The genre-hopping British-Congolese rapper talks heritage, being a naughty kid and his hopes for his much-anticipated debut mixtape
Backroad Gee’s energy is infectious. The 23-year old London rapper entered the scene just two years ago, and is already responsible for one of the most quoted rap lyrics of the decade. “Tell my babes, off her wig / we’re going to war!” he spits on “My Family,” his incendiary collaboration with Gambian-British rapper (and ex-Dazed cover star) Pa Salieu. “I literally went to the studio just to check him,” Gee says, using words like ‘big’ and ‘bazooka’ to describe their first meeting.
“It’s just me being me, that’s how I talk in general,” says the rapper, who has collaborated with the likes of Ghetts, JME, Lethal Bizzle and D Double E. Patching together lyrics, sounds and a collection of homemade catchphrases such as ‘mukta’ – which means “whatever you want it to be” – Gee’s bars are percussive, room-filling and futurist. “They will all be washings, straight washings,” Gee says of his various heavyweight collaborations. “When man’s working with someone else? Hella whoopings.”
According to Gee, being born to Congolese parents played an integral part to his approach to rhythm, which sits somewhere excitingly uncomfortable between UK drill and grime. “That’s where I really started to understand music, it helped me in how I structure and play with what I do now,” he says. “If it wasn’t for (my heritage), I don’t think I would have understood music the way I do. I have a very different intake of music, the way I work is very different to a lot of people, you know.”
“If it wasn’t for (my heritage), I don’t think I would have understood music the way I do” – Backroad Gee
Of the first piece of music he wrote as a 14-year-old, he explains: “I took the bars from one guy from my area, and I used to change one word every week until I had changed the whole rhyme but I had the same flow, and then… boom!” Dropping out of secondary school, he channelled his energy – “I was a proper naughty kid, every day I was in trouble,” he remembers – into music.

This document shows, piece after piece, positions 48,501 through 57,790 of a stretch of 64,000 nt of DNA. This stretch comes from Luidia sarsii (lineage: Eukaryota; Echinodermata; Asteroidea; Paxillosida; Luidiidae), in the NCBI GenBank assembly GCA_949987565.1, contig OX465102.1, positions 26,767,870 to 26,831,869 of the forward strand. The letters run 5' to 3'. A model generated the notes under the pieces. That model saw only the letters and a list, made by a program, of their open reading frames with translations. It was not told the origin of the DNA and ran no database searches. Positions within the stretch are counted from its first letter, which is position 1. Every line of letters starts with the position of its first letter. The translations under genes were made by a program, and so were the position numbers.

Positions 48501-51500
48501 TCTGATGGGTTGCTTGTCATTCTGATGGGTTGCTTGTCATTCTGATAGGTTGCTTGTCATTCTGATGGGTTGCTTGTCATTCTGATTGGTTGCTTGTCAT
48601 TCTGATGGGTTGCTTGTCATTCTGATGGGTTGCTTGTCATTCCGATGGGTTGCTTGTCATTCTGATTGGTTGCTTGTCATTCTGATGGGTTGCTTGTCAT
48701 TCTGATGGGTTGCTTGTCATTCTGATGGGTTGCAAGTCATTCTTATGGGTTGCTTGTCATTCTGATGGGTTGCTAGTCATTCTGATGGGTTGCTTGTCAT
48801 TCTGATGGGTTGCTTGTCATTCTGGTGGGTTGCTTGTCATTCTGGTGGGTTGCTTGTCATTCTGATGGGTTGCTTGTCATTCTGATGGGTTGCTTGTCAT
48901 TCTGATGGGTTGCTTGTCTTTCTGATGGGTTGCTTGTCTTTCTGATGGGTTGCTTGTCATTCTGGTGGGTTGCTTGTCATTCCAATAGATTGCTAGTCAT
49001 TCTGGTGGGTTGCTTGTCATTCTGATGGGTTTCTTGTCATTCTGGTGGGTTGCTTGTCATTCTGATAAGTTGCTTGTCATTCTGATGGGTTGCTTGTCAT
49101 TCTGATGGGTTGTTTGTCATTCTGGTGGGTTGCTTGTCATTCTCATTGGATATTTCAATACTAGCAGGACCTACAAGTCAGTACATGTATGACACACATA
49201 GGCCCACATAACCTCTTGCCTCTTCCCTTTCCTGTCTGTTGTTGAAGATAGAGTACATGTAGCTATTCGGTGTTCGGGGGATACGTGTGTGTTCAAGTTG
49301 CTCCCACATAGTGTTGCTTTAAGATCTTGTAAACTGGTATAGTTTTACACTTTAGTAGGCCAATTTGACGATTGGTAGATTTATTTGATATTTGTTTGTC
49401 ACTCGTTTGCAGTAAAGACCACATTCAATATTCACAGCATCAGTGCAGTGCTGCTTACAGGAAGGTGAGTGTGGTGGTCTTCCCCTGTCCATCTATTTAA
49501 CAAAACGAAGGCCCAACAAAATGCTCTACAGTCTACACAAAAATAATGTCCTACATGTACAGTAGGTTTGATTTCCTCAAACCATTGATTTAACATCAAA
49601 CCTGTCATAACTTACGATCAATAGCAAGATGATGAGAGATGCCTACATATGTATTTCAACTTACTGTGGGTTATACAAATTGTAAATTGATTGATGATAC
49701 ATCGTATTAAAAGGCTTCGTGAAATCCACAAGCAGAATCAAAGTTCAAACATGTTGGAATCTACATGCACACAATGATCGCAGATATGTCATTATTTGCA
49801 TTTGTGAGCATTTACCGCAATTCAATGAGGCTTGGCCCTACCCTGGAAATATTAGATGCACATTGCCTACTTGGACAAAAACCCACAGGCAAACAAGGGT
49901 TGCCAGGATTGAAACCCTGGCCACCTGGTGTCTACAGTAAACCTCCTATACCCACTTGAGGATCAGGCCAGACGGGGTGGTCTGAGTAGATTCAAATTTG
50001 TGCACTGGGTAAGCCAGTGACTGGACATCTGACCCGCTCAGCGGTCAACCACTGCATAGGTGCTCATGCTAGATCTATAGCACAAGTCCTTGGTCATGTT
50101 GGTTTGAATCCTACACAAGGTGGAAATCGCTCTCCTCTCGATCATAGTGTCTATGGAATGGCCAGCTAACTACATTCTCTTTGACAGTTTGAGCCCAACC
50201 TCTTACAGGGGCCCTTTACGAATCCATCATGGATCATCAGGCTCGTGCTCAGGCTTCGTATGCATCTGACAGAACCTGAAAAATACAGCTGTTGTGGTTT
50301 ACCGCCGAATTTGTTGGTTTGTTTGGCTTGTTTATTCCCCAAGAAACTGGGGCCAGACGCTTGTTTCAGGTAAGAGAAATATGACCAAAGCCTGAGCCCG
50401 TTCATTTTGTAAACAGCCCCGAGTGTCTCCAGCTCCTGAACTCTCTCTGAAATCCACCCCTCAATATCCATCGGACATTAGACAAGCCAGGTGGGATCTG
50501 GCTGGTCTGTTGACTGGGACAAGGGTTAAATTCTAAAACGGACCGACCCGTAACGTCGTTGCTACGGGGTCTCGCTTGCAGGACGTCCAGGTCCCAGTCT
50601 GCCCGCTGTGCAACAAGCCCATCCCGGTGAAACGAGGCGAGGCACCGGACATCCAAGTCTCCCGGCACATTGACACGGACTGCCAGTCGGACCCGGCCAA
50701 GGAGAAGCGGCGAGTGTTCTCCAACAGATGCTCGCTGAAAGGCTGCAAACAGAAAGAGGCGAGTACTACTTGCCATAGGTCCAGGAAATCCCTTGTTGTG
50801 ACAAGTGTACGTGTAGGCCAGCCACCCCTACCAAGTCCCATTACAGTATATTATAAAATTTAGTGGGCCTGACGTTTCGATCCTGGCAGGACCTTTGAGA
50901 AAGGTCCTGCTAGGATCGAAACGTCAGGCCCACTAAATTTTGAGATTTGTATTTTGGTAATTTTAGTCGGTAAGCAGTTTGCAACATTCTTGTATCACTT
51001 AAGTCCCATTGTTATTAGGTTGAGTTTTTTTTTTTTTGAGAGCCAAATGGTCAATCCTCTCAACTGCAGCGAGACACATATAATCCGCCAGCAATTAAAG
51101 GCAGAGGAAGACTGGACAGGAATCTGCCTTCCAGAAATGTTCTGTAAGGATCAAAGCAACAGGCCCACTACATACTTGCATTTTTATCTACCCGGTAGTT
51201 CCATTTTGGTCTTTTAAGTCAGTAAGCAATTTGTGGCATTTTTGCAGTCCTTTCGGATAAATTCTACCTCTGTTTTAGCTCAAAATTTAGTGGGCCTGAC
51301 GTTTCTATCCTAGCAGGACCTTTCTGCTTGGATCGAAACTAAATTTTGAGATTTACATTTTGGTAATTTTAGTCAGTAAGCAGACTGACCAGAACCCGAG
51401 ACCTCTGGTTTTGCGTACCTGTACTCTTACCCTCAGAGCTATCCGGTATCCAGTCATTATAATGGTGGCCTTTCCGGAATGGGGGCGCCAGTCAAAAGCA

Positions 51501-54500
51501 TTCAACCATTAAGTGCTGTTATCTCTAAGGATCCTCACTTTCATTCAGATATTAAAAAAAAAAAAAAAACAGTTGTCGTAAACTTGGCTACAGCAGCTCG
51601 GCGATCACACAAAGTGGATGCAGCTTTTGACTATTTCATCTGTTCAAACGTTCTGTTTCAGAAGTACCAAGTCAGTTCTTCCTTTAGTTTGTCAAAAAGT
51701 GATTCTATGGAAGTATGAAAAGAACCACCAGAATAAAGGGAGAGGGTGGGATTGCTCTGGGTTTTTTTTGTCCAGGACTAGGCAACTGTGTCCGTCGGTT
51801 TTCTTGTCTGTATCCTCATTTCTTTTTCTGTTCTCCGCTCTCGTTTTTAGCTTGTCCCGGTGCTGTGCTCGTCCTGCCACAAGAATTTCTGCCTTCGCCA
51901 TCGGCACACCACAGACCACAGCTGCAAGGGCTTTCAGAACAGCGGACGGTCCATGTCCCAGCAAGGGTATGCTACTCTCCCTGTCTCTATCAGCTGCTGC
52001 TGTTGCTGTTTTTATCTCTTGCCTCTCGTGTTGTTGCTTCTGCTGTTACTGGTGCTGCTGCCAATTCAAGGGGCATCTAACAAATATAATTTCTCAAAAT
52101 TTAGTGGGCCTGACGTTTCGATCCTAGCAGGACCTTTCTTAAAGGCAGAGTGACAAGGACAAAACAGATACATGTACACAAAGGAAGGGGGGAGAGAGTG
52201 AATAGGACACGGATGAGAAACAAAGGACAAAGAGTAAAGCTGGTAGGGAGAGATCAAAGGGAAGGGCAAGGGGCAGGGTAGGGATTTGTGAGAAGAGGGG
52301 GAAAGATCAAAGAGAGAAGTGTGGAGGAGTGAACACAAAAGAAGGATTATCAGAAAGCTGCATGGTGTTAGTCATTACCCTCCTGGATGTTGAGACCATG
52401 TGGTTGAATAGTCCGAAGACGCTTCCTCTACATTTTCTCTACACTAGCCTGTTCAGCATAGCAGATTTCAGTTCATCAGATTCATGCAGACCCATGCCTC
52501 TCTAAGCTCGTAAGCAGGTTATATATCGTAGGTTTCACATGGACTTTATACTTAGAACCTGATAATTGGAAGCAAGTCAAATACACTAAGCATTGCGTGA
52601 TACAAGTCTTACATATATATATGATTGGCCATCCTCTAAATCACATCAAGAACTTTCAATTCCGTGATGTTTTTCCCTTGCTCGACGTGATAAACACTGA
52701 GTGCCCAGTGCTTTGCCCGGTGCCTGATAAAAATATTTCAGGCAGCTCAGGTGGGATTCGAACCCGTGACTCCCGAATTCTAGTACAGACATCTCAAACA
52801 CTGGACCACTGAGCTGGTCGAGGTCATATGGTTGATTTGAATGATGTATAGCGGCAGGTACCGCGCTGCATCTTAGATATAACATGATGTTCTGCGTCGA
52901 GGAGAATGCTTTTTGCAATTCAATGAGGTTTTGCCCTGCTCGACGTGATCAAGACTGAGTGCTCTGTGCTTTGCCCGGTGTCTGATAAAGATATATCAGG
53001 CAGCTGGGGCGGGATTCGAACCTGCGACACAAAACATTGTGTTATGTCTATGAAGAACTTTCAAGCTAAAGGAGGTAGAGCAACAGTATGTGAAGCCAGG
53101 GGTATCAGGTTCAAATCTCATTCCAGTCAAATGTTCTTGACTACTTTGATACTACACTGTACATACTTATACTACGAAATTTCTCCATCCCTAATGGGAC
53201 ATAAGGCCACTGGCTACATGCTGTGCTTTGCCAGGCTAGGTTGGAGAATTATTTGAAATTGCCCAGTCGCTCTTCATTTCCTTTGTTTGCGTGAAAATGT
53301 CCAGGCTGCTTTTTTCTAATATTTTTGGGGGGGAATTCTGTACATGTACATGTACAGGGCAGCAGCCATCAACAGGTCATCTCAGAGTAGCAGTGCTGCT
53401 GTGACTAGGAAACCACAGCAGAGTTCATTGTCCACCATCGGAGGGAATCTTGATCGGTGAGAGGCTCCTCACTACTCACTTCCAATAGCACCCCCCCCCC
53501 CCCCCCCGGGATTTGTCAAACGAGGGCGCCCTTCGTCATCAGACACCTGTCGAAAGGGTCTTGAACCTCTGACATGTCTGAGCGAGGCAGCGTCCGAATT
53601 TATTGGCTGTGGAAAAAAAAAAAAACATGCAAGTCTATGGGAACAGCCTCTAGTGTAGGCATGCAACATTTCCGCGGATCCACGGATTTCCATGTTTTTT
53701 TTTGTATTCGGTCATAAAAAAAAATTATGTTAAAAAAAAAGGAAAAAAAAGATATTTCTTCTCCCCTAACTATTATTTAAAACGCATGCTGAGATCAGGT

For the first five minutes of our interview, Gee’s phone camera darts around the room as he holds it. Right now, he’s working on the release of his much-anticipated debut mixtape, building on the momentum of a pivotal year in lockdown. He wants to make people feel the way he does when he is creating: “I just want to give people positive vibes, man,” he says. “This one’s a healing one, this one’s a spiritual one, this one’s a happy one. We’re here and we’re here to stay.”
Titled, Summer ina da Winter, the mixtape’s first single “Enough Is Enough” – featuring grime MVP Lethal Bizzle – is grinding and alien-sounding, like a 2000s UKG track slowed and churned through a cement mixer. “Just think of it like every barrier you think can’t be broken, has been broken,” Gee says of his desire to push his genre-hopping sound further than ever. “This tape is really like you getting to understand a little bit about how I think and where man’s come from, the trials and tribulations of my situation… I don’t feel like anyone will be disappointed. Be aware, be prepared and be fair.”